Wedged in between the pristine beauty of winter and the glory of spring is a time that we in New England like to call Mud Season. Gone is the white beauty of snow; the bursts of life and color have yet to make themselves known. The brisk excitement of winter has become wearying, and the promise of spring is just out of reach. Folks in Seminary or other places of high learning might call this liminal time – that sense of being between the “already and not yet,” that weird restless feeling when you wonder, isn’t there more? I call it brown time.
In the way that the liturgical calendar mirrors nature (or is it the other way around?) Lent often falls during Mud Season. Lent, if you never have experienced it in your church or personal life, is the forty days before Easter. A time of “being in the wilderness” (like Jesus did, before his suffering and death), a time of fasting and praying, a time of stripping down, Lent whispers to us. When ashes are imposed upon your forehead, a tangible reminder that you are but dust, there’s a holy invitation to contemplate your mortality. It’s not a particularly beautiful time, at least in the traditional sense. It has this…brown quality to it.
Outside my windows these days, all I can see is brown. Everywhere brown: tree limbs, dead grass, mud, poop (probably), sticks, brown houses even. I can’t help but sigh a little and wish for…something different. It’s a brown feeling.
I’ve been here before, in a season of brown. Doesn’t seem like you can be human for very long and not. One lesson recently stamped on my heart and is slowly being retraced, bit by painful bit: each season offers us a gift.* But we have to look for it, have to see it. We have to ask a different question.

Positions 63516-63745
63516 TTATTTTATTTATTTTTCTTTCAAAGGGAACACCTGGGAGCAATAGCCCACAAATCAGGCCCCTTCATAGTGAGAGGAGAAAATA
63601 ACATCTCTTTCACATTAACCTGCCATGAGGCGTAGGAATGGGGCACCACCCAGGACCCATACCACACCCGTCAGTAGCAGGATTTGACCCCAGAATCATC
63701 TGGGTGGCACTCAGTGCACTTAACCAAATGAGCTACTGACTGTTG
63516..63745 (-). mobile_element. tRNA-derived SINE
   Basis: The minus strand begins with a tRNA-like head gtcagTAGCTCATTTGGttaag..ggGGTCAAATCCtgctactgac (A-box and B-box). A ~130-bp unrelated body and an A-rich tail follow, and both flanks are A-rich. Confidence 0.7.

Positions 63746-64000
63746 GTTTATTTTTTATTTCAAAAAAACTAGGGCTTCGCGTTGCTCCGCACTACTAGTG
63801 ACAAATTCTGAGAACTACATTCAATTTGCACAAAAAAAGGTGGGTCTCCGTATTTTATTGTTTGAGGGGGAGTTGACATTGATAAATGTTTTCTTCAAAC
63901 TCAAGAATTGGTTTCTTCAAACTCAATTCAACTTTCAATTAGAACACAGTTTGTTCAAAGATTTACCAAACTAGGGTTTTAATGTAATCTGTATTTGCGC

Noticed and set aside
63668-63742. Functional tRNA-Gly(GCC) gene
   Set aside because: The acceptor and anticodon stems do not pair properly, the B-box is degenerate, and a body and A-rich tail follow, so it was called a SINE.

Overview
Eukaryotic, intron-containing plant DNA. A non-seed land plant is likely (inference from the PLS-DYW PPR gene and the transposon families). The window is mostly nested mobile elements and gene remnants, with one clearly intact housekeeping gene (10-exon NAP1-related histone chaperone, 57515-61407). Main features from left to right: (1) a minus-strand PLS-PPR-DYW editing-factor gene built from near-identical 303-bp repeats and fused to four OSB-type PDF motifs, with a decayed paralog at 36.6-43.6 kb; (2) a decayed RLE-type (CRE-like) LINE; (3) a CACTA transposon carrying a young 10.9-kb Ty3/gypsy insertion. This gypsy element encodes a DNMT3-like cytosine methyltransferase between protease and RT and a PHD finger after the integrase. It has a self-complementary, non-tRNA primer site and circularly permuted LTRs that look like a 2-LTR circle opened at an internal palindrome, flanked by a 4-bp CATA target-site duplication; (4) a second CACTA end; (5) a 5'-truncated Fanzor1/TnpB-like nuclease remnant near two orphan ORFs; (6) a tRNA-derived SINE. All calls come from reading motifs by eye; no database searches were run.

Instead of ‘When will this season end?’ or even ‘What’s the purpose of this (dreadful) season?’ what if I embraced the season? What if I turned my longing for something else into an attempt to see the brown? What if I, in essence, made friends with brown?
How on earth does one do that?
I’m certainly not the first to ask that question or undertake that journey. From Hildegard of Bigen to Carl Jung, from St. Ignatius to Mumford & Sons, humans have been attempting to find and define their inner lives.
I decided to give myself an assignment, as a way of approaching the question. How do I become friends with brown? I decided to start by going on a walk – and capture BROWN with my camera. Literally try to see the shapes, shades and textures of the brown in my life.
The task seemed straightforward: after seeing my neighborhood with (hopefully) new eyes, I’d review the photos and (again, hopefully) shift the view that seemed so boring from my window. One blog post should do the trick, I naively thought, to highlight a few photos and share seemingly random insights.
But the moment I began scrolling through the images on my computer, I realized: there is something here is wide and deep that needs exploring. And so, I invite you join me as I share about my journey toward brown. View the images offered and see if there is a gift just for you.
*Mark Buchanan’s Spiritual Rhythms is a fantastic read on this topic.